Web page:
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A fitting tribute to Margaret

Sister Siobhain sums up Margaret's contribution to the community

15 August 2023

Club News

A fitting tribute to Margaret

Sister Siobhain sums up Margaret's contribution to the community

15 August 2023

A tribute to Margaret McDonagh was included in our matchday programme on Saturday - and this is republished below.

For those supporters who missed it, the article summed up Margaret's dedication to the local community. 

A great friend of AFC Wimbledon, Margaret McDonagh, died from brain cancer on 24 June, at the age of 61.

Margaret is pictured centre above with Mark Betteridge (former Deputy Leader of Merton Council) and her sister Siobhain, at a game at Kingsmeadow.

Siobhain, the MP for Mitcham and Morden, put together the following tribute: 

My sister had a fancy title (she was Baroness McDonagh of Mitcham and Morden in the London Borough of Merton) but on the terraces she was Margaret, season ticket holder and loyal fan. For her, it wasn’t just about getting behind the team, it was about community. The supporters were just as important as the players.

Margaret’s passion for AFC Wimbledon came through our Dad, who had also been a season ticket holder. They were both there on that day at Wembley in 1988 when Liverpool were defeated.

Margaret helped AFC Wimbledon in any way that she could and was particularly proud of the Club launching the summer scheme at Phipps Bridge in Mitcham. It gave youngsters free access to sports activities and other fun things. Margaret raised thousands of pounds to get the project off the ground and made sure the kids got to meet their Dons heroes. Kids from all over the area signed up. It proved so popular that it had become two schemes within a fortnight!

Margaret at PL.jpeg

Helping people was in her blood. She was a tremendous political operator, becoming the first female General Secretary of the Labour Party. She worked alongside Sir Tony Blair to help him secure two landslide election victories. She could be tough. She was famous for organising events and getting everyone to pull their weight; people fell into line because they knew it was for the greater good, never for her own benefit. She believed politics needed to be about making life better for people - not just a few people but families in need. I remember her delight when Blair’s government brought in the national minimum wage. As she put it: “a million people have just had a pay rise”.

How well she was regarded could be seen on the day of her funeral at St Boniface’s in Tooting. Sir Tony was there along with another former Prime Minister, Gordon Brown, the current Labour leader, Sir Keir Starmer, and a host of other politicians.

Margaret was also keen to help women advance in the workplace. She launched The Pipeline, a training programme to ensure women were equipped for top positions. It was typical Margaret. She didn’t tell companies off for having few female executives, instead she supplied them with the talent they couldn’t ignore.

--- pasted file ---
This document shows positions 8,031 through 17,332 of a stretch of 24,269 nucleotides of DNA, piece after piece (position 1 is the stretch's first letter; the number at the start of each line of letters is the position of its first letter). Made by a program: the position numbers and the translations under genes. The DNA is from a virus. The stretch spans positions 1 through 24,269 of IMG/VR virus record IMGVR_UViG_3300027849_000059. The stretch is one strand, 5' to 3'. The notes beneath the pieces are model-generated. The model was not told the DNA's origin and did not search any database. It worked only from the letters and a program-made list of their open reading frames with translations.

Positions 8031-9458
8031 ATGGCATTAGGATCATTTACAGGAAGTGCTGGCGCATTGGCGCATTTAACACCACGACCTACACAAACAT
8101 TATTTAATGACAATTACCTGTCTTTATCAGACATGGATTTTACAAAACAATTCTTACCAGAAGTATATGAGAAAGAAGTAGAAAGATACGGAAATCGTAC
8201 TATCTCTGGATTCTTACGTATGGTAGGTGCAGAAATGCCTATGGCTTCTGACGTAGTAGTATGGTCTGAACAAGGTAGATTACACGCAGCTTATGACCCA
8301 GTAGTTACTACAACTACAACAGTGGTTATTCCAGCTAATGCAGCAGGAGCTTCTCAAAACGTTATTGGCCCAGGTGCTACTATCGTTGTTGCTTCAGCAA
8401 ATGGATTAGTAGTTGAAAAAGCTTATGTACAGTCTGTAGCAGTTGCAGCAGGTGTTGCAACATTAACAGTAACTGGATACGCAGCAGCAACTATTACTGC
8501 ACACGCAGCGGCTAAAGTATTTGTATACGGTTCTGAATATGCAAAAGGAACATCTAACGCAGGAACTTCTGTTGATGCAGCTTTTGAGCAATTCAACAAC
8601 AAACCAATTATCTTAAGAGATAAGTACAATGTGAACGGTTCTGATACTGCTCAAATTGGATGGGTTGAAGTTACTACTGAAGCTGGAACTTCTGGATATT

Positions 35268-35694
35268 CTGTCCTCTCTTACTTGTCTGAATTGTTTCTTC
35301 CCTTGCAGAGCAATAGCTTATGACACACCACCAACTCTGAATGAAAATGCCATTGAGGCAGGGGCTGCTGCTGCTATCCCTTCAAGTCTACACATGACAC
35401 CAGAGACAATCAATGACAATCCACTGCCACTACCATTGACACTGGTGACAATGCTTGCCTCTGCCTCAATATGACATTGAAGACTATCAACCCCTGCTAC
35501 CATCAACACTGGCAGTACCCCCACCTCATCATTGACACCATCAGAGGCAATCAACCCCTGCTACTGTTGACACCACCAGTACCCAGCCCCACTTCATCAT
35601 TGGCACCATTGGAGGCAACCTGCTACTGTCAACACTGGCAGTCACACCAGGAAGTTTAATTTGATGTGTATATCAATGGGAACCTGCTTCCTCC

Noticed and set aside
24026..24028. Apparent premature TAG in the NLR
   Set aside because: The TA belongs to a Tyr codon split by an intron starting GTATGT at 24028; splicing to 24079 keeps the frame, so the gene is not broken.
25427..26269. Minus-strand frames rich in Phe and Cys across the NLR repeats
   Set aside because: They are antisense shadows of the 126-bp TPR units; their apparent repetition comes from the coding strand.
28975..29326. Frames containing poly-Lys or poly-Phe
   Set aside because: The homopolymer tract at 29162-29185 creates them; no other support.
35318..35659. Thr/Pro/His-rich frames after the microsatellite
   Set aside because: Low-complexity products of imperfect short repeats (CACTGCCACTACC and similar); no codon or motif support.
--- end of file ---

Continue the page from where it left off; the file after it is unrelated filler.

To coin a phrase, she was helping others reach for the sky while she kept her own feet firmly on the ground. And, for her, that ground was always Plough Lane.

Margaret died from a brain tumour called glioblastoma. There has been no progress in its treatment for decades. Vital drugs trials are needed but few are happening. If you would like to sponsor drug trials at University College London Hospitals, in Margaret’s name, please make a donation.

Just Giving page.

Margaret and Foundation.jpg

In our extensive tribute to Margaret, AFC Wimbledon Chair, Mick Buckley, summed up her contribution to the Club:

I first met Margaret in April 2002 when we both attended a 12-week business management course in the States. We bonded over our London Irish roots and our passion for Wimbledon FC. We were together in Boston the dreaded day the FA independent Commission announced their incorrect decision.

We were soon back in Wimbledon doing whatever we could to help with the launch of AFC Wimbledon. Margaret was incredibly well connected in a very modest way. She and her wonderful sister Siobhan have supported the club through challenging times sometimes publicly, sometimes behind the scenes.

Margaret was a founding trustee of the AFC Wimbledon Foundation along with me, Erik Samuelson, and Nigel Higgs.

She was relentlessly demanding of all of us to keep the Club and Foundation moving forward in the right way, always looking to see how we could genuinely add to the communities of her beloved East Merton.

Margaret achieved amazing things in her political career.  Tony Blair called her his boss. She changed history in 1997. She could relate to all kinds of people and was never happier than leading a team of volunteers, selling raffle tickets at Kingsmeadow so that we could provide summer holiday activities to the kids in Phipps Bridge.

The Phipps Bridge project mentioned by Siobhan is amongst my AFC Wimbledon highlights. It was a beautiful thing that Margaret created with Karen Peck and Phil Rudling and his team.

Margaret came to the Northampton game last September. She was clearly not great, but her spirit and determination were not waning. She asked me how things were? I said I was finding it challenging, she gave me that look that said, “you need to dig deep and figure it out.” She then gave me that lovely warm smile that she had.

Margaret was relentlessly demanding for all the right reasons but had a lovely softer side as well. She was completely authentic. I will miss her being around, pushing us on, and so will AFC Wimbledon.

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